Gibberellic Acid, commonly referred to as GA3, is a naturally occurring plant growth hormone that is harvested from fungus and produced commercially for the agriculture and home gardening industries. Because of its low toxicity, the Environmental Protection Agency has approved the use of Gibberellic Acid to help hasten germination and growth in food crops.
Gibberellic acid was discovered in Japan by plant pathologists studying bakanae (foolish seedling) disease in rice. In this diseased plant, seedlings grew so elongated that they would be unable to support their own weight, causing the plant to die. In 1898 Shotaro Hori discovered that a fungus, now known as Gibberrella fujikuroi, was responsible for causing the disease. In 1926, Eiichi Kurosawa found that the disease was caused by a heat-resistant chemical produced by the fungus. In 1935 Teijiro Yabuta isolated this chemical and named it Gibberellin.
There are currently more than 100 known Gibberellins. GA3 is the most commonly used Gibberellin and is extracted from the Gibberella fujikuroi fungus. It is grown in large vats and then purified. It is produced in tablet form, liquid concentrate and soluble granules. GA3 was first registered with the United States Environmental Protection Agency in 1947 and was re-registered in 1995.
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Gibberellic Acid is applied directly to growing crops which include fruits, field crops and vines. The hormone stimulates cell division and cell elongation that affect the leaves and stems in plants. Gibberellic Acid is commonly used in the seedless grape industry to increase both grape and bunch size. It may be applied via aircraft, ground spray equipment, irrigation, seed treatment, or soil incorporation.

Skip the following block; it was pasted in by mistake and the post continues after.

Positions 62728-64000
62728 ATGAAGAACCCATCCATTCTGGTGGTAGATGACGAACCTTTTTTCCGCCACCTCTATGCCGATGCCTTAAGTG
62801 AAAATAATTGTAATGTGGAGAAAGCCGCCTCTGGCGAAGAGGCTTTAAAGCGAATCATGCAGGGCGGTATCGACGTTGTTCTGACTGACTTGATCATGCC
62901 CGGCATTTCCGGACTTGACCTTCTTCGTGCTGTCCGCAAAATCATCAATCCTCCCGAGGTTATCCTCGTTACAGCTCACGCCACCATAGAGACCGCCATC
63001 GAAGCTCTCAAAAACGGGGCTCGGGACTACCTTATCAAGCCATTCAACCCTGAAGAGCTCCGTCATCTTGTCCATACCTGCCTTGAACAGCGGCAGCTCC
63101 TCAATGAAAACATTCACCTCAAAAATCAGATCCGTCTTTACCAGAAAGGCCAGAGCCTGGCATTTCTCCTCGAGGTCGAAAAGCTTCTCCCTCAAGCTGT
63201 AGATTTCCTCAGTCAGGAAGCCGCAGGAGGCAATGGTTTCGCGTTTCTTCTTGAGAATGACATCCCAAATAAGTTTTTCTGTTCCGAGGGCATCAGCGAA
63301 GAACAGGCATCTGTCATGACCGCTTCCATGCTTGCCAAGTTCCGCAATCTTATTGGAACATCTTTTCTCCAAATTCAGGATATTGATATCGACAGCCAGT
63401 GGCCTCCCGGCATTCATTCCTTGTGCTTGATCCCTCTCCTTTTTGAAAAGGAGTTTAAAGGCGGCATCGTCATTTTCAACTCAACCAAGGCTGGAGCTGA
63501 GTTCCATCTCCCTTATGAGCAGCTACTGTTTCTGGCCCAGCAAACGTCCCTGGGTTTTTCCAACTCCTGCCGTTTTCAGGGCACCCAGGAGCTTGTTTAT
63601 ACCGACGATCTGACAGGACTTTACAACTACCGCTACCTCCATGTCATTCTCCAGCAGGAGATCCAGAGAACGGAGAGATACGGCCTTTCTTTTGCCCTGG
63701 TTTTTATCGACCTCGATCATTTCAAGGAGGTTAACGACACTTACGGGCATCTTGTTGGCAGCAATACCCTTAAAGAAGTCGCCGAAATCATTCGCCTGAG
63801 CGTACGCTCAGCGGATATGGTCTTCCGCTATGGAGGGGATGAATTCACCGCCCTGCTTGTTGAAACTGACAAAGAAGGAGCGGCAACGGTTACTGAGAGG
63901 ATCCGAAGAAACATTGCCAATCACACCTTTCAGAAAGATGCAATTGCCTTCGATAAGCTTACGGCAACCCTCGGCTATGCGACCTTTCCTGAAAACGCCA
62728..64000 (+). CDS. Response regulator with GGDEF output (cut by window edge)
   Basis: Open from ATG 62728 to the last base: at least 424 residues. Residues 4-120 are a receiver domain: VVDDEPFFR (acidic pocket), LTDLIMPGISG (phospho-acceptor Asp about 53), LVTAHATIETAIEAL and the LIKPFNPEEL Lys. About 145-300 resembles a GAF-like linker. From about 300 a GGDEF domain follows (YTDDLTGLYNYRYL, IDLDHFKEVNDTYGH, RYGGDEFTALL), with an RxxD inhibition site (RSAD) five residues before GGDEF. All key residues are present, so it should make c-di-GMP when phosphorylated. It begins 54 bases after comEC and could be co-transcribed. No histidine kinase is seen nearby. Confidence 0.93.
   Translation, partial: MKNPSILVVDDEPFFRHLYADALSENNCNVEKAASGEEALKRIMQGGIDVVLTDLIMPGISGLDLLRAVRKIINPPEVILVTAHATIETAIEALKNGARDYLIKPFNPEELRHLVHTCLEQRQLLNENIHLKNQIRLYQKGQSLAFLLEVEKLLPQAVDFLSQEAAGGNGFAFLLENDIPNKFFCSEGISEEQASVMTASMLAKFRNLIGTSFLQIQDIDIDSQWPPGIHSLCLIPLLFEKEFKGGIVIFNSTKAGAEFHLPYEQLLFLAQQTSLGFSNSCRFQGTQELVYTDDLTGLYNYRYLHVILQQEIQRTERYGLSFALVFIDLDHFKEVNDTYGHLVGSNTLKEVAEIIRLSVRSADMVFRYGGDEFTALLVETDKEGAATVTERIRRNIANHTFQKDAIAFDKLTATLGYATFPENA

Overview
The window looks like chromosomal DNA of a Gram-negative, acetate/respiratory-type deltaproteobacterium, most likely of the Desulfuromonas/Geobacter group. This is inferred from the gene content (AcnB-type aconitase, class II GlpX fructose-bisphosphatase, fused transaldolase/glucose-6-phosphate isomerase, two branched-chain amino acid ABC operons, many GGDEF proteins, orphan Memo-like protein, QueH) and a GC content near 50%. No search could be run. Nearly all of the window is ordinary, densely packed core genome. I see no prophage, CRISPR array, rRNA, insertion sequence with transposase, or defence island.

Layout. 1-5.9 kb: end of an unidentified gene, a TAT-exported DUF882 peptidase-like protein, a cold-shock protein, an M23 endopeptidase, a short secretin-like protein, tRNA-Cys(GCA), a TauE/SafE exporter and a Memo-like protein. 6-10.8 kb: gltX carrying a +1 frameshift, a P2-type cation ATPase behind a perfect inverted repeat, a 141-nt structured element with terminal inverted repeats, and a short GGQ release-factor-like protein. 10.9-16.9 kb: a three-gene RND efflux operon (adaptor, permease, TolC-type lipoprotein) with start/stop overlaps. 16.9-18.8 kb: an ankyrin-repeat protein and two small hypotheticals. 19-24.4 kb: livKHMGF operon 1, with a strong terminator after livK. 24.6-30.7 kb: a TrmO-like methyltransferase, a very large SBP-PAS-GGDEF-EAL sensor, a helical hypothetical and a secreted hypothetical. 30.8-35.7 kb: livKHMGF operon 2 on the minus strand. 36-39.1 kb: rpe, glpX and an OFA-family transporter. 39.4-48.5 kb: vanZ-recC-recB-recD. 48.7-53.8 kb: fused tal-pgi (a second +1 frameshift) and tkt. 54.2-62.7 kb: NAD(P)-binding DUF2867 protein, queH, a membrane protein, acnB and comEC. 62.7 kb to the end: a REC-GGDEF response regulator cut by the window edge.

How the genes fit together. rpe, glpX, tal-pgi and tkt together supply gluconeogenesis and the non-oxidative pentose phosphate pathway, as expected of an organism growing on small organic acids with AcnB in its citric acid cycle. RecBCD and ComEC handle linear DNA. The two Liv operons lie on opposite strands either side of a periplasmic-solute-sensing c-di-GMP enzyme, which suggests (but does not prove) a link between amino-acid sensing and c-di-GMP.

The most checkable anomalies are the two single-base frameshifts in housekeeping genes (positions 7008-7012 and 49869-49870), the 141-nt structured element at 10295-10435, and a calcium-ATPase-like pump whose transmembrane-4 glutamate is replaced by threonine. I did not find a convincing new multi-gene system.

Gibberellic Acid works on germination by promoting growth in the embryo of a seed. Gibberellin is released by the embryo, where it travels to the endosperm region of the seed. It then allows the enzyme induction of amylase, breaking down starch into a sugar for use by the embryo. Sugar is then used to synthesize proteins in the plant and break dormancy.
The Environmental Protection Agency classifies Gibberellic Acid as a biochemical pesticide with a Toxicity Category III, or slightly toxic. The Agency has determined that its usage does not pose an unreasonable risk to humans or the environment. The Agency states that the small amounts of Gibberellin applied to crops does not noticeably increase exposure to humans who consume the harvested food.